Simple daily habits can make you healthier by next month
Think overhauling your health is about extremes? Think again. You don’t have to go on a juice cleanse or suddenly start a hardcore exercise routine. A more balanced approach is much healthier. “Start with one change a week,” suggests Amy Shah, MD, a physician and wellness expert in Glendale, Arizona. “Whenever you try to do too much at once, your chances of failing are much higher. If you are a go-getter, then pick a few changes you want to make, but make ONE of them non-negotiable.” Try making one change a week, for the next few weeks, and see how doable healthy habits can be.
WEEK 1: Make your mornings count.
“How you start your morning sets the tone for your entire day,” says Rucha Tadwalkar, a California-based certified meditation teacher and founder of The Shanti Path. The first step (that you don’t want to hear about) is waking up a bit earlier. “Waking up early helps us to accomplish more throughout the day, feel more in control over our schedule, and allows us the time to fit in self-care,” she says. Setting your alarm clock just 15-30 minutes earlier makes you some time in the morning to do something for yourself, whether you choose meditation, journal writing, mindfully making and eating a healthy breakfast, or setting an intention for how you’d like to approach your day (something as simple as aiming to stay calm in the face of road rage or the terrible twos works). If you need help emerging from the bed, Tadwalkar suggests leaving your blinds open a bit so the light comes in when the sun rises. “When you wake up you will be reminded that there is a world out there beyond those four walls, motivating you to get out of bed and begin your day,” she says.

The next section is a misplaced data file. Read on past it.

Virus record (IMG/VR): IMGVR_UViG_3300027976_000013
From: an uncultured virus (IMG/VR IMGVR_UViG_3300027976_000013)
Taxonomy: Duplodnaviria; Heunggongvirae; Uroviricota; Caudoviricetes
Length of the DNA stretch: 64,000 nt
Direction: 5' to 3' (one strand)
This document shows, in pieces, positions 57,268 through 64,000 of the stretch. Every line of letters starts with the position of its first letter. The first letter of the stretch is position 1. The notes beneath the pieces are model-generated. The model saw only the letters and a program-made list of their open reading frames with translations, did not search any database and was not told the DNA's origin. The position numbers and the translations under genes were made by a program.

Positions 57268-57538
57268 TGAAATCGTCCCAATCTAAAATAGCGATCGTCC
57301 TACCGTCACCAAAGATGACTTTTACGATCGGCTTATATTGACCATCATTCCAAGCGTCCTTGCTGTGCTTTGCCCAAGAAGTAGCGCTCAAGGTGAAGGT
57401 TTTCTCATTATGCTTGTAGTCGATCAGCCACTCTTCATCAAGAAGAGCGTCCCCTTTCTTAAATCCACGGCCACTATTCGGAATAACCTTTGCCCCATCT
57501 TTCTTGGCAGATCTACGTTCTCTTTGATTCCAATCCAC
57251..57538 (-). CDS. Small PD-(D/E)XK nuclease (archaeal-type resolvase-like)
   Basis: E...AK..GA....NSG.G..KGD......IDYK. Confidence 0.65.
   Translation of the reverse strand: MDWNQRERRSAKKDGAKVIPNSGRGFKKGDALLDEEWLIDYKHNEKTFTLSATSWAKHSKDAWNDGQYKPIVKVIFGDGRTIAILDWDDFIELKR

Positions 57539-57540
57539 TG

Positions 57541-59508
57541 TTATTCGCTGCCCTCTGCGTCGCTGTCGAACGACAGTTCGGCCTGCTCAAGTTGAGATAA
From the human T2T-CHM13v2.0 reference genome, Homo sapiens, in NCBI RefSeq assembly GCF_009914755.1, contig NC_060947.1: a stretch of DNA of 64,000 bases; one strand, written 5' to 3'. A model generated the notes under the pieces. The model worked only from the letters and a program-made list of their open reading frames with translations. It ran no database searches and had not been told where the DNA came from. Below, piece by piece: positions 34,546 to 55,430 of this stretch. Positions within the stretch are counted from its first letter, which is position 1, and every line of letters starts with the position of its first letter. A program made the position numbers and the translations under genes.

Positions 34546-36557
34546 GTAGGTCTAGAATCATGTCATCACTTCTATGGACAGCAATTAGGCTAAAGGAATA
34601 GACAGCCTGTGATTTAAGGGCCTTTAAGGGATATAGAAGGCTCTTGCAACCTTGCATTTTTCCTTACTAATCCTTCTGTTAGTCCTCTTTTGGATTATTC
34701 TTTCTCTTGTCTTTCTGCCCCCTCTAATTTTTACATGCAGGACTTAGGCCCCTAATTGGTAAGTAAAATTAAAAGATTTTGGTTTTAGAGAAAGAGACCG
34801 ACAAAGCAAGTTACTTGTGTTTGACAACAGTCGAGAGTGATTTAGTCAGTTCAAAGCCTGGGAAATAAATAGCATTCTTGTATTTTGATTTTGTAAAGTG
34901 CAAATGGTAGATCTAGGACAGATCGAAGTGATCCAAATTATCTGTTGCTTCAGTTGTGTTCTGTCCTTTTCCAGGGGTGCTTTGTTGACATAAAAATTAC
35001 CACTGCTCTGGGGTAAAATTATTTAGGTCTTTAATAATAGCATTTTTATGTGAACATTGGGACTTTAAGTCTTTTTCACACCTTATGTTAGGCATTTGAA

WEEK 2: Get picky with personal products.
Foods aren’t the only products with labels to read. Products you use for personal cleanliness can also affect your health. “Please detox your [medicine] cabinet today,” says Robin Berzin, MD, a New York City-based functional medicine doctor. “In general, removing the hormone disruptors and cancer-promoting chemicals from your lotions, moisturizers, cleaners, shampoos, toothpaste, and makeup is an important step in living a healthier life.” The FDA recently decided to reevaluate the safety of antibacterial soaps, which contain the chemicals triclosan (also found in liquid soaps, body washes, toothpastes, hand sanitizers, and cosmetics) and triclocarban (found in bar soaps). Studies in animals have shown these chemicals could change the way hormones work in the body and cause weight gain, as well as decrease the efficacy of antibiotics. Buy regular soap instead of “antibacterial” products and look out for triclosan and triclocarban on product labels.
“Avoid products with parabens as well,” says Elizabeth Boham, MD, MS, RD, a physician at Dr. Mark Hyman’s Ultra Wellness Center in Lenox, MA. “They’re often found in moisturizers and makeups and can also negatively influence our hormones.” Parabens prevent bacterial growth in cosmetic products and are widely used. Dr. Boham notes that there’s been some speculation and research into whether they are linked with breast cancer and infertility, but the jury is still out. Consider choosing some products without them to reduce any potential risk. This week, consider getting rid of any antibacterial soaps and products with parabens.
WEEK 3: Aim to cut down on packaged snacks.
“Just for a week try to get off of all packaged snacks and sweets—anything that comes in a box, bag, or can,” Dr Shah says. She says she roasts and salts chickpeas when she wants a crunchy savory snack instead of ripping into a bag of chips. “Without all those additives and preservatives, you will feel so much better,” she says. “After the week is over, start reevaluating if you need to buy all that stuff or if you can easily make healthy versions at home.” When you don’t have time to DIY, try raw nuts or roasted pumpkin seeds for a simple, less processed snack.
Dr. Berzin says packaged snacks include even the "better" snack bars. “Even the ‘health bars’ or ‘nutrition bars’ that are advertised as being full of vitamins and nutrients are typically high in sugar,” Dr. Berzin says. “At the end of the day, a bar is processed–anything that can live for weeks on a shelf in an air-tight plastic wrapper isn’t real food.” Eating a bar in desperate times beats hitting the drive-thru, but Berzin says not to make it a habit. Learn what really goes into some common processed foods.